National Guard Patrols Nuke
Plants With Unloaded Weapons! wire services

From Scott D. Portzline
Jeff - Here is confirmation of what I stated on your program months ago...
National Guard troops are patrolling Three Mile Island and Pennsylvania's other operating nuclear power plants with unloaded weapons, giving residents a false sense of security and leaving troops unprotected, a state lawmaker said yesterday.
"That's stupid; that's really dumb," said Middletown Mayor Robert G. Reid, whose borough is in the shadow of the TMI cooling towers.

"They look awesome standing there with their M-16s and now you find out the weapons aren't loaded. Well, they're just like civilians," Reid said.

While government officials would not confirm whether or not the Guard members' M-16s were loaded, House Minority Whip Mike Veon, D-Beaver, said a number of troops have complained that they were only allowed to carry bullets in belt clips and were not armed with artillery.

Veon, whose Beaver County district includes a power plant, said he since has lobbied Gov. Mark S. Schweiker and state military brass, without success, to allow the troops to carry loaded guns. He also has sought to outfit troops with surface-to-air missiles that could shoot down an airplane heading for a nuclear power plant.

"The time it would take to [load a weapon] is precious seconds when you're facing a terrorist or a criminal or an attack, and that's common sense, let alone basic principles of military training and basic principles of police work," Veon said.

TMI officials were aware that National Guard troops' weapons were unloaded, said company spokesman Ralph DeSantis. But, he added, the National Guard troops and state police are not the nuclear power plant's main security.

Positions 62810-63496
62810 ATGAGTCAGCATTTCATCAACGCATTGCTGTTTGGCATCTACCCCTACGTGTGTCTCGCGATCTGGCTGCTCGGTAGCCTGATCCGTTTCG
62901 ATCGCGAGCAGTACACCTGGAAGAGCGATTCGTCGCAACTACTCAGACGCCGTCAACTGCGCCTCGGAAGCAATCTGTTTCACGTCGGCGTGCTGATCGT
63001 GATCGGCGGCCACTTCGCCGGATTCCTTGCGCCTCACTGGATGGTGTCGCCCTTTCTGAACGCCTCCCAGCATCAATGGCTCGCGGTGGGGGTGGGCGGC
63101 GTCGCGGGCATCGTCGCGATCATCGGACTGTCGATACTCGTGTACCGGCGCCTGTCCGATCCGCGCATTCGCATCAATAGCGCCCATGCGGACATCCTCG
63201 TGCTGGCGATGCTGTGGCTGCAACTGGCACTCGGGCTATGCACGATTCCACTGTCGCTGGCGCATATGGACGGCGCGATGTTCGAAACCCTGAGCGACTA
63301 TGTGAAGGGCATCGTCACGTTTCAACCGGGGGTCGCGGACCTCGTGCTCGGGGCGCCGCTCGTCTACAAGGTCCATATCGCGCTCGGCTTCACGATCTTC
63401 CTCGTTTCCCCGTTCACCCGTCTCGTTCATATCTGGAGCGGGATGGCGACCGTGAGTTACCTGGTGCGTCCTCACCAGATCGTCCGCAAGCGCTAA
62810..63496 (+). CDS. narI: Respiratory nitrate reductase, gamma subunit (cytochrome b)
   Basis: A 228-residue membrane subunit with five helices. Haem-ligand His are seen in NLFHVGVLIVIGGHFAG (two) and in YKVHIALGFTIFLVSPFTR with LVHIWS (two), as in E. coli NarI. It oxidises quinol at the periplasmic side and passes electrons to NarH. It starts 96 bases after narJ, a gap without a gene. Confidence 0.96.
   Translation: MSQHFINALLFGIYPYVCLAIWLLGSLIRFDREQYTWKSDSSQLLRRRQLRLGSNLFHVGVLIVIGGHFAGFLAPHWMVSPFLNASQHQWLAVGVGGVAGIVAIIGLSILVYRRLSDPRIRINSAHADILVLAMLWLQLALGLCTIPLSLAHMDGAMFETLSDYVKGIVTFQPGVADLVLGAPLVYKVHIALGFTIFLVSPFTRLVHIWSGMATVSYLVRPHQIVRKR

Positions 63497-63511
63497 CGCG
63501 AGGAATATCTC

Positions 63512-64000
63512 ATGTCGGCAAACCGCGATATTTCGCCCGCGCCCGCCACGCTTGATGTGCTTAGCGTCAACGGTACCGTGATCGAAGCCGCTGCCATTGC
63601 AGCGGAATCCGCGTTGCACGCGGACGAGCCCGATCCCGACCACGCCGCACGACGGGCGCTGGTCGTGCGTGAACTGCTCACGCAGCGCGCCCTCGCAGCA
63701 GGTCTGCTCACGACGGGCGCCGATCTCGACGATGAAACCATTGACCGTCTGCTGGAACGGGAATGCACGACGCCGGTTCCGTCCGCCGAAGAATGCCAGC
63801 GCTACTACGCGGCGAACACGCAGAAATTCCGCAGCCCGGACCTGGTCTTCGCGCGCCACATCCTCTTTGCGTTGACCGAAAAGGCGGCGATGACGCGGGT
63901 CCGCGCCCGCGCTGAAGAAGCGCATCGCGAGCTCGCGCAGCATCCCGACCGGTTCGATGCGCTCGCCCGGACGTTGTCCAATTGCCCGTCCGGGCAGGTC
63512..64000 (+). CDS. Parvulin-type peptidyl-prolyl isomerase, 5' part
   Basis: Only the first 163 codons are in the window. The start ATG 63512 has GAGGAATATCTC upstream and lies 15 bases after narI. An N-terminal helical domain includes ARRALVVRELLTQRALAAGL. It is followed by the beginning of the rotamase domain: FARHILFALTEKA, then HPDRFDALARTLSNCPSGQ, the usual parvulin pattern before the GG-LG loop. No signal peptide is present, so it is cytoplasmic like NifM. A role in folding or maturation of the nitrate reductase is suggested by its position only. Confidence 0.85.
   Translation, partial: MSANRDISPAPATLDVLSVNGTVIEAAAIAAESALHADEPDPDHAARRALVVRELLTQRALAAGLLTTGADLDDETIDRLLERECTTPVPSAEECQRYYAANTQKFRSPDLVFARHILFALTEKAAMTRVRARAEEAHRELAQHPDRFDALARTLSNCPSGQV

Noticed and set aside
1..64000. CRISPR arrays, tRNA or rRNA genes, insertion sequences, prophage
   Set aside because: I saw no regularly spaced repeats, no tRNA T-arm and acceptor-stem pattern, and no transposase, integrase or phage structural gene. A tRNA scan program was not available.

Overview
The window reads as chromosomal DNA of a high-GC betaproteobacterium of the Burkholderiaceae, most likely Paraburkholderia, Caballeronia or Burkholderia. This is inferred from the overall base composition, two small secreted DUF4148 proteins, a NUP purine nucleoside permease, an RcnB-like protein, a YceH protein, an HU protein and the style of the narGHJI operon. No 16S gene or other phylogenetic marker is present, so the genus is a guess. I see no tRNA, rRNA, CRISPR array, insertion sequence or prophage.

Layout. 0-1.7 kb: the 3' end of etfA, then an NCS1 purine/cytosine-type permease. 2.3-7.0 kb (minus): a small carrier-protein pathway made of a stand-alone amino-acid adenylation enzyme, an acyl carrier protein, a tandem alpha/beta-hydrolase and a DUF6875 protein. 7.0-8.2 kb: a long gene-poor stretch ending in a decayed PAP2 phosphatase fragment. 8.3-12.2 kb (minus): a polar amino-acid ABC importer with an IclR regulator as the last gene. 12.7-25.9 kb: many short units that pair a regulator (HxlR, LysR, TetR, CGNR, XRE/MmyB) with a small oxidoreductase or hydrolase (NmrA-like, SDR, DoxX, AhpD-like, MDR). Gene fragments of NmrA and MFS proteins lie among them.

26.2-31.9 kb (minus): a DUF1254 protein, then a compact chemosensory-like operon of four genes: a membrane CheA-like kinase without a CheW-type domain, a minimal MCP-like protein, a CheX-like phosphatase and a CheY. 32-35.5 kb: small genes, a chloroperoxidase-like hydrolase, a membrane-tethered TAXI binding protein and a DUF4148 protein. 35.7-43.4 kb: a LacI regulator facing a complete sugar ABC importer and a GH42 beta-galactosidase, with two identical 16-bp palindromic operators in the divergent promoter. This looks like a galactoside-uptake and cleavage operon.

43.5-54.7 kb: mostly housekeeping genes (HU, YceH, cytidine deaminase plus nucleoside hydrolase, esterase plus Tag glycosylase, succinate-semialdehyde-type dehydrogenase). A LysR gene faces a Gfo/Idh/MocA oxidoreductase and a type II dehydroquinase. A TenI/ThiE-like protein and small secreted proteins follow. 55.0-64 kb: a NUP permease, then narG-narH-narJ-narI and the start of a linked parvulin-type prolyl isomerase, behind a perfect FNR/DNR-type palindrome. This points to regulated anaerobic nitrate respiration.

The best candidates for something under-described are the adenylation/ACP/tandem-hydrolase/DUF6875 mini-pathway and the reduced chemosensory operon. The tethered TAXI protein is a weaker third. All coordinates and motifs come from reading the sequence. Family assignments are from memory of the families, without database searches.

"The National Guard is a backup to our security guards," DeSantis said, adding that TMI security guards carry loaded weapons. "Our officers have the primary security. The National Guard and state police are backup to TMI's own security force."

Guard members, who do not have powers of arrest, said last week that they had been banned from carrying loaded pistols while on patrol at Pennsylvania airports following the Sept. 11 terrorist attacks. Instead, the soldiers carried ammunition on their belts.

Reid said he believes National Guard troops should be armed with loaded weapons.

"The terrorists are not coming with empty weapons; they're coming shooting." he said. "The terrorists will have the upper hand."

In New York, Guard members at airports also were not allowed to carry loaded weapons. Guard members in other states, such as Florida, however, carried loaded M-16s at airports, but without a bullet in the firing chamber.

Guard spokesman John Maietta said he would not discuss the reasons behind the troops' specific arming orders, but said such orders are "arrived at after exhaustive analysis of the threat to our soldiers and the public and also an analysis of the mission we're being asked to carry out."

Dave Hixson, a spokesman for Schweiker, said that "if the threat assessment changes, then there may be changes in the rules of engagement and the overall security posture at the plants."

Officials declined to say how many Guard members are deployed to nuclear power plants.

The troops are supporting armed units of state police and private security officers patrolling the plants.

Still, keeping the troops from carrying loaded weapons puts Pennsylvania behind some states in nuclear power plant security, said Loren Thompson, a defense analyst for the Lexington Institute policy think tank in Arlington, Va.

"I think it's scandalous that the National Guard would be deployed to defend a sensitive facility without weapons and artillery," Thompson said. "It just shows how half-baked our plans of national security are."

About 160 National Guard soldiers left their stations at 16 commercial airports in Pennsylvania last month after nearly eight months of duty.

Troops and state police were deployed to nuclear plants in November and are to stay through Dec. 31.


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